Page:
Once my stories and photos were filed after a long day at the rodeo, I usually joined other reporters at the Hitching Post, where most of the Frontier Days crowd wound up. As journalists often do, we drank heavily and stayed late. The house band was great, but it annoyingly always called on a certain young cowboy to join it onstage at the end of each show.

This cowboy may have been a rodeo star, but he was unquestionably an unpolished singer. “Oh no,” I always complained. “Not Chris LeDoux again!”

Before  LeDoux’s legion of fans tars and feathers me, I hasten to point out that many years later, after he became a national star, I interviewed LeDoux at a bar about an upcoming benefit he was headlining in Wyoming. Over a few beers, the singer was friendly and surprisingly humble as he talked about his rodeo and music careers. I learned he was an accomplished sculptor, a talent I didn’t even know he possessed.

I brought up those early appearances at The Hitch, without sharing my embarrassingly harsh critique. LeDoux laughed and admitted his singing was pretty raw in those days. I instantly became a loyal fan.

I wish these celebrities were still with us. Cancer claimed them both, LeDoux in 2005 and Ivins two years later.

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I had countless good times at Frontier Days over the years. But oddly, the first thing that flashed in my mind when I heard about this year’s cancellation was my brief moment in the rodeo’s spotlight. It lasted about 10 seconds.

It always rains at Frontier Days in the afternoon, and the night before one rodeo it was a deluge. I knew my cowboy boots would be ruined in the arena, so I borrowed some knee-high rubber boots from my father.

I usually stayed close to the fence for safety’s sake, but sometimes you just need a better angle to catch the bucking action. Another photographer and I foolishly ventured too far from the rails during the bareback competition.

He made it back to the fence. Stuck in the muck, I didn’t.

After bucking off its rider, the horse circled back and headed directly toward me. One of the outriders, who were always present to protect contestants, charged in between and hit me from behind, and I flew forward smack into the mud. When I got back on my feet, I was clutching my camera in one hand; it escaped unharmed. I was thrilled about that.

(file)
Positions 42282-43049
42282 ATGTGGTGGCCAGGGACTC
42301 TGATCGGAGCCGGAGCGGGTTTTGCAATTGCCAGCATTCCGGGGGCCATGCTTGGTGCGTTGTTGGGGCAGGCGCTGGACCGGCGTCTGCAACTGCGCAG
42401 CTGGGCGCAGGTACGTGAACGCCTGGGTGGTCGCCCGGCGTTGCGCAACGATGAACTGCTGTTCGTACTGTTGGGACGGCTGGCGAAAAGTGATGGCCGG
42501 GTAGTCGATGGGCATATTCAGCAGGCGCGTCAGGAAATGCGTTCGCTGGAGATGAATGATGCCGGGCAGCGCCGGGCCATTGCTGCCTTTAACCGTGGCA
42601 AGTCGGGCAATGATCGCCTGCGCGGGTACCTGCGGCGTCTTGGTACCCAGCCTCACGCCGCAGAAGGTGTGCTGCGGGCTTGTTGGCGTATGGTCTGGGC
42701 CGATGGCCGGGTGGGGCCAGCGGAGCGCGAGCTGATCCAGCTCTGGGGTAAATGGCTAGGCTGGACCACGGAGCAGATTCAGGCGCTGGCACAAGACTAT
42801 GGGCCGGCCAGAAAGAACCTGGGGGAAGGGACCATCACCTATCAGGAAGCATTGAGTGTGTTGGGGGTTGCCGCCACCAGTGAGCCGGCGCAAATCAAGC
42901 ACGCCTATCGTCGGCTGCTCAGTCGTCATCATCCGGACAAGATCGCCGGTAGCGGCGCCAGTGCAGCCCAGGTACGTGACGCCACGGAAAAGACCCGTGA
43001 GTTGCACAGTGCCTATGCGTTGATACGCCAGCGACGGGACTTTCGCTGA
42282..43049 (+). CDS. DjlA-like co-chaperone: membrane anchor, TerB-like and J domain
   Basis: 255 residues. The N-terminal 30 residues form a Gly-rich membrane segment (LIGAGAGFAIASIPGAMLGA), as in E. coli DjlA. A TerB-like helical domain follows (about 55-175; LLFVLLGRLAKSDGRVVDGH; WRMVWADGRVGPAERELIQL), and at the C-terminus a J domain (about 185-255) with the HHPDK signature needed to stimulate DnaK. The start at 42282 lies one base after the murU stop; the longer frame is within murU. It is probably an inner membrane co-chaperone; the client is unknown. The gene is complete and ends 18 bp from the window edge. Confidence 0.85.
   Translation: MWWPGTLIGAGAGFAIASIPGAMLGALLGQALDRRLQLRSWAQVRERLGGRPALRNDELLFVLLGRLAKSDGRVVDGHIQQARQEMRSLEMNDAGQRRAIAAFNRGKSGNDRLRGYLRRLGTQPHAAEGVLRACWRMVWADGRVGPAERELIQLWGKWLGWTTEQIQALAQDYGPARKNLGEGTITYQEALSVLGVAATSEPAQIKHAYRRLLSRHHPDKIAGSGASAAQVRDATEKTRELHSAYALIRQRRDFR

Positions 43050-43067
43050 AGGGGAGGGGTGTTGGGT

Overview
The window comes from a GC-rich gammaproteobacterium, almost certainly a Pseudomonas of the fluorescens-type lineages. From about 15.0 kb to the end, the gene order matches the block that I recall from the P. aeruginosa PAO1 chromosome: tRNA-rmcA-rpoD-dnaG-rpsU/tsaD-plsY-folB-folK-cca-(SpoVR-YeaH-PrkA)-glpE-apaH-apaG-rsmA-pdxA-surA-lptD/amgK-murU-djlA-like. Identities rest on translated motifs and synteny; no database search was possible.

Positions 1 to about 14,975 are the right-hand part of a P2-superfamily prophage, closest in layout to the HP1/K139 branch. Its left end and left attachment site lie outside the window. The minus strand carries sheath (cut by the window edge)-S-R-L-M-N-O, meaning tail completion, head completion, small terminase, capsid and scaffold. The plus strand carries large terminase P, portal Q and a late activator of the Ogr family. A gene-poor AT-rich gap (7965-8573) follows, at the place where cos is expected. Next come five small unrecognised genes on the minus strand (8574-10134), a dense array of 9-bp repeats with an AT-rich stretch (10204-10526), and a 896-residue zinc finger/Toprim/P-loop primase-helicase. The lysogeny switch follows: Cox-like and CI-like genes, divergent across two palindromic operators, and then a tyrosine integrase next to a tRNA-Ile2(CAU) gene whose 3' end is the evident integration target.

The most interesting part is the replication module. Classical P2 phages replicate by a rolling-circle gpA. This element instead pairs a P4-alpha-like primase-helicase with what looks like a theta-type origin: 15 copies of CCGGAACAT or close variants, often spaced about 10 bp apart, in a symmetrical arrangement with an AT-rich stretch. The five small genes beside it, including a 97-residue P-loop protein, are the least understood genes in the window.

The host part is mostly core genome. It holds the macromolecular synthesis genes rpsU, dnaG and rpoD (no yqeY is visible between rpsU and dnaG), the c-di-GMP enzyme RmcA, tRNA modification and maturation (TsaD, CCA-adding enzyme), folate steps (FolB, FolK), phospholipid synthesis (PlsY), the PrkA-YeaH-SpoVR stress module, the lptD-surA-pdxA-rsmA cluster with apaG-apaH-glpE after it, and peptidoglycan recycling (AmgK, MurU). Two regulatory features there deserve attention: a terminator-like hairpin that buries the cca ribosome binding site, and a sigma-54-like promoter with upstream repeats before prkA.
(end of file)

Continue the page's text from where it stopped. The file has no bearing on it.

Still, there was much laughter in the stands as I made my way to the nearest gate, covered shoulders-to-toes in mud. It was humiliating, but I admit that if I was a spectator, it would have found it a pretty funny sight. I’m grateful for the outrider who saved me from taking a hoof to the head. I’m goofy enough already.

I know that like me, everyone who has ever been to Frontier Days, either as a spectator, competitor or volunteer, has a special memory of their own. I’d love to see some of my readers share theirs in the comments below.

Though unfortunate, the cancellation of the state’s big rodeos was the right thing to do. During a pandemic, bringing thousands of people together would be a public health disaster.                                                

I’m confident that Cheyenne will weather this year without Frontier Days, and the city’s most notable event will come back better than ever. The short absence will make its return a time to truly celebrate.

Veteran Wyoming journalist Kerry Drake has covered Wyoming for more than four decades, previously as a reporter and editor for the Wyoming Tribune-Eagle and Casper Star-Tribune. He lives in Cheyenne and...

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  1. I loved going to my Nona and Pappy’s house when my parents went to nightshows. They lived just three blocks south of the park, and we would sit out on their back patio and listen to the music, clear as a bell.

    I also go every Cheyenne day with my wife, and now also our daughter, to get lemonade and a frybread taco at the Indian Village and walk around the midway.